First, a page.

- Jesus ascended into heaven bodily? Um, wouldn’t he explode once he reached a certain altitude?
- Jesus is returning and after that, no more sin and world peace? When? Will it ever happen? Is that just a fairy tale?
- It’s wrong to romantically love someone who is of the same gender?
- God created Ryan Seacrest? (Just kidding.)
- I question God’s purpose for me. Constantly. Why am I here? I mean, me specifically. You have a different purpose than I do. What am I supposed to accomplish before I die? Is the afterlife really peaceful?
- And the most basic question of all: Am I a person who really, truly loves Jesus and would sacrifice ALL to follow him?
The answer to that last question is no. And if you’re reading this, you’re probably answering similarly if you’re honest with yourself. By the way, if you still think you’d sacrifice all to follow Jesus then let me challenge you do to this right now:
Sell your house,
Sell your SUV,
Sell your stock,
Sell your security,
And give it to the poor.¹
Won’t do/haven’t done that? Yeah, your answer’s the same as mine.
Perhaps the way back to genuinely following Christ is to strip off the facades we wear. Maybe if I showed up at church and asked someone how he was doing and he responded honestly, “A tough week but I’m hanging in there” rather than the standard “Just fine,” perhaps we’d exhibit a bit more Christ-likeness.
I love Mark Driscoll’s ministry and I think he’s done a lot to reach others for Christ in the 21st century, but the machismo thing bothers me. Sorry, I can’t quite picture Jesus going to Monday Night RAW or cheering on guys beating each other senseless in the UFC. On the contrary (which is probably Driscoll’s real point), I don’t think Jesus would’ve been a pansy flower child flashing the peace sign and getting high in the middle of a muddy field.
Jesus is the sovereign Lord of the universe. During his time on earth, he exhibited emotion and didn’t pretend to be something he was not. When Lazarus died, the Lamb of God felt the real sting of death and wept for his friend (before resurrecting him!). When money changers were desecrating the temple of God, Jesus displayed righteous anger in preserving a sanctuary that was supposed to be kept holy. And right before Jesus faced the cruelest death anyone could face, fear flowed through his body as he pleaded three times with his heavenly Father to take the task at hand away from him (before submitting himself to God’s will).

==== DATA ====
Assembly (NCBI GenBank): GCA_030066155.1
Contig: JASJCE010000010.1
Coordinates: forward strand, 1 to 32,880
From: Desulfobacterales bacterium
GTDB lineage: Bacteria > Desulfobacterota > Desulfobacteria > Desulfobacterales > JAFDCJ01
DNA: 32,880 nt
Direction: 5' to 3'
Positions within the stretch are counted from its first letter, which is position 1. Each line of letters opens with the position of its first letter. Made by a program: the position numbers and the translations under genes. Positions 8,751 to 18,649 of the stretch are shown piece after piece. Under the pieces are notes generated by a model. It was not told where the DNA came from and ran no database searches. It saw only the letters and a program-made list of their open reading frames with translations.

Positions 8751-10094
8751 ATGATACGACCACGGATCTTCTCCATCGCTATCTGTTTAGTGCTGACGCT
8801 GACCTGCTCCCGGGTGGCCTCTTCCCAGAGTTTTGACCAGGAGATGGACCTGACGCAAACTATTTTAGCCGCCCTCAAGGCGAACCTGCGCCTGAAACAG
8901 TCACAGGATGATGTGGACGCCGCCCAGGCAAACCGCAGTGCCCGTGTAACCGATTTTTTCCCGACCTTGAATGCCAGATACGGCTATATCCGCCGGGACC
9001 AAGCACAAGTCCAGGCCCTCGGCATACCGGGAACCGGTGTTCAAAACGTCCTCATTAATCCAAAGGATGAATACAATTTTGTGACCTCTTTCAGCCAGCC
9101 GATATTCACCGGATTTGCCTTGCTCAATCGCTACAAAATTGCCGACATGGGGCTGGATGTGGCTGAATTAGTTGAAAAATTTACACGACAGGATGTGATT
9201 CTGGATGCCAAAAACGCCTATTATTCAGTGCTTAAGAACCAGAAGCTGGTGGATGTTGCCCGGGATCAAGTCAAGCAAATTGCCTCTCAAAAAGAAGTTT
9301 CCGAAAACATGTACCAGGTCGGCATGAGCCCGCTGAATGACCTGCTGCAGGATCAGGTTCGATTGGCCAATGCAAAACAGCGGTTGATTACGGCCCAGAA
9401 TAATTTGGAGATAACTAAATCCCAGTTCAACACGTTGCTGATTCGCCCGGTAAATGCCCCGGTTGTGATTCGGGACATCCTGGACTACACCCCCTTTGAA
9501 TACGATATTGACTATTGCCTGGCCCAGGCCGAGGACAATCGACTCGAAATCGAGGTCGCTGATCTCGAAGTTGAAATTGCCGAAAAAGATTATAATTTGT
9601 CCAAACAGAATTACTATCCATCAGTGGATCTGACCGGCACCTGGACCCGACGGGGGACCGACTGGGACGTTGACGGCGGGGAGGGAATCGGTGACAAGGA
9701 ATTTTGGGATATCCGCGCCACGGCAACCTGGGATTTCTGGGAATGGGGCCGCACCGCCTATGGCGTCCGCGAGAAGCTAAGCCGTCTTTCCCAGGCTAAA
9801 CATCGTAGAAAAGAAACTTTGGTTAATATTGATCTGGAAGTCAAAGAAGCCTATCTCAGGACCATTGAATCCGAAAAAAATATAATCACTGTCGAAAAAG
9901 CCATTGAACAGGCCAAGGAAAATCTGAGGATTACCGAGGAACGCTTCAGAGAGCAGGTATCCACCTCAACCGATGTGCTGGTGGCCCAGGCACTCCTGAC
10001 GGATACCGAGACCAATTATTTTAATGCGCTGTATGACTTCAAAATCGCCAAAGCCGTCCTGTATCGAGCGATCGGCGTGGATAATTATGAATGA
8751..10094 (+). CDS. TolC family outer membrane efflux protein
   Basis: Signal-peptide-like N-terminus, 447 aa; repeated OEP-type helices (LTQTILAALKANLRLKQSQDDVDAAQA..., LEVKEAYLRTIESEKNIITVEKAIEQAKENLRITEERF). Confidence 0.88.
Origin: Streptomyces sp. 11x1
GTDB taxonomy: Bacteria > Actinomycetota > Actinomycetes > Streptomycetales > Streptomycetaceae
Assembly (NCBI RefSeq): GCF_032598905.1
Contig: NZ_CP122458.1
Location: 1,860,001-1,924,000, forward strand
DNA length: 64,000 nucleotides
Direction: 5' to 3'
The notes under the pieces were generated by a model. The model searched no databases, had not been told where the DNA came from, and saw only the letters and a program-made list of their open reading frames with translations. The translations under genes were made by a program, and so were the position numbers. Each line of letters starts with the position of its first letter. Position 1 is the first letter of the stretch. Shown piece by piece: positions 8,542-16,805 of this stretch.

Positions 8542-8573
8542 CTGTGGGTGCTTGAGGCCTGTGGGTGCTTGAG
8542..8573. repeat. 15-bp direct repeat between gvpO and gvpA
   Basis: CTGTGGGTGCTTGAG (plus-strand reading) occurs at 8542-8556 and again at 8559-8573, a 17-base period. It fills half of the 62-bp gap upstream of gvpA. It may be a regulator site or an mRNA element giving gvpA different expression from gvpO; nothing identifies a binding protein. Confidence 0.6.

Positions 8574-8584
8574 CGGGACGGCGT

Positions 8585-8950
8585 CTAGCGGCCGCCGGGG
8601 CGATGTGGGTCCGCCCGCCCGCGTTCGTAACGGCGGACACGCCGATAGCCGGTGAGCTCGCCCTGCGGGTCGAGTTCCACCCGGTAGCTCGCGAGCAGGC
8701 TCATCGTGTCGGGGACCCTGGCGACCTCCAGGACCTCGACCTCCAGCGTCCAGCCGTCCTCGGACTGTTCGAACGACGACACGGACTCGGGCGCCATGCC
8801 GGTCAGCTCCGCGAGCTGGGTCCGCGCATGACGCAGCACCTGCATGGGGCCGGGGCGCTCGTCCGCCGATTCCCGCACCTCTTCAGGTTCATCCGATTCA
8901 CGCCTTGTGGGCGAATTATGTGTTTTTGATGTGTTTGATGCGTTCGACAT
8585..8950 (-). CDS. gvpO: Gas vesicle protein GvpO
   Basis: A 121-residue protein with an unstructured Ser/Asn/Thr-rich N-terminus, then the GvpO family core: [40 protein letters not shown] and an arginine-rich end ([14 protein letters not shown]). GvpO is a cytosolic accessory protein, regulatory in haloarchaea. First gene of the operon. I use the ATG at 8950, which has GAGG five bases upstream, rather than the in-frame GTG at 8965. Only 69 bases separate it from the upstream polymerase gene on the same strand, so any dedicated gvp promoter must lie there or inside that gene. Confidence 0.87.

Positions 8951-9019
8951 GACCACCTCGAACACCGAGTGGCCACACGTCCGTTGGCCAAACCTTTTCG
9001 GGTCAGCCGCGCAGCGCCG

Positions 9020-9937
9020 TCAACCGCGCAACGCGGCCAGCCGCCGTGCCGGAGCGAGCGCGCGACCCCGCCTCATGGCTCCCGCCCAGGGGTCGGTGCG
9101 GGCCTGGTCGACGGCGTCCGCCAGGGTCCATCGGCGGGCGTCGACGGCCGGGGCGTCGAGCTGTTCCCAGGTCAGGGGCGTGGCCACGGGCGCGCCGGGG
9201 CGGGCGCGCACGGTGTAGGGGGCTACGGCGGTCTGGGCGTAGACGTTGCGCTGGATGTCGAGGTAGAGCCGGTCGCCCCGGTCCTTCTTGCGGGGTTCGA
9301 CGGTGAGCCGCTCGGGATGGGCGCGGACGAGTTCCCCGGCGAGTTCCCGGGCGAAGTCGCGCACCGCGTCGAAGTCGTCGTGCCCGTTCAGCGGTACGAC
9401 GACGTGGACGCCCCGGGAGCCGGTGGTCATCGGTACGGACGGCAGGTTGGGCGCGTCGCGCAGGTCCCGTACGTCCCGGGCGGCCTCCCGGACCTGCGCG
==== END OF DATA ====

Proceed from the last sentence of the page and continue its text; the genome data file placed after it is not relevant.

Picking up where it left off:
Wow. Sadness, anger, and fear. All from the one whom Christians call their Savior. Jesus didn’t pretend to be okay. Jesus wasn’t all macho like, “Yo, dudes, I got this. No sweat.” Not even with the apostles, his closest friends, who he asked to stay up with him before Judas betrayed him. Jesus was real.
And if Jesus was real, why do believers in him keep acting so damn fake?
¹Quoted from Derek Webb’s “Rich Young Ruler”
On July 28, famed author Anne Rice posted the following on her Facebook page:
For those who care, and I understand if you don’t: Today I quit being a Christian. I’m out. I remain committed to Christ as always but not to being “Christian” or to being part of Christianity. It’s simply impossible for me to “belong” to this quarrelsome, hostile, disputatious, and deservedly infamous group. For ten years, I’ve tried. I’ve failed. I’m an outsider. My conscience will allow nothing else. [source]
As I said below, I quit being a Christian. I’m out. In the name of Christ, I refuse to be anti-gay. I refuse to be anti-feminist. I refuse to be anti-artificial birth control. I refuse to be anti-Democrat. I refuse to be anti-secular humanism. I refuse to be anti-science. I refuse to be anti-life. In the name of Christ, I quit Christianity and being Christian. Amen. [source]
My faith in Christ is central to my life. My conversion from a pessimistic atheist lost in a world I didn’t understand, to an optimistic believer in a universe created and sustained by a loving God is crucial to me. But following Christ does not mean following His followers. Christ is infinitely more important than Christianity and always will be, no matter what Christianity is, has been, or might become. [source]
I’m not a fan of Rice mainly because I’ve never read her books but I’ve followed her developments and statements with minimal interest since she shifted from atheism to Catholicism. Such extreme pendulum swings in faith never fail to intrigue me. With Rice’s most recent statement, I’m forced to evaluate what it is about Christianity that’s so abhorrent that she’s chosen to renounce Christ?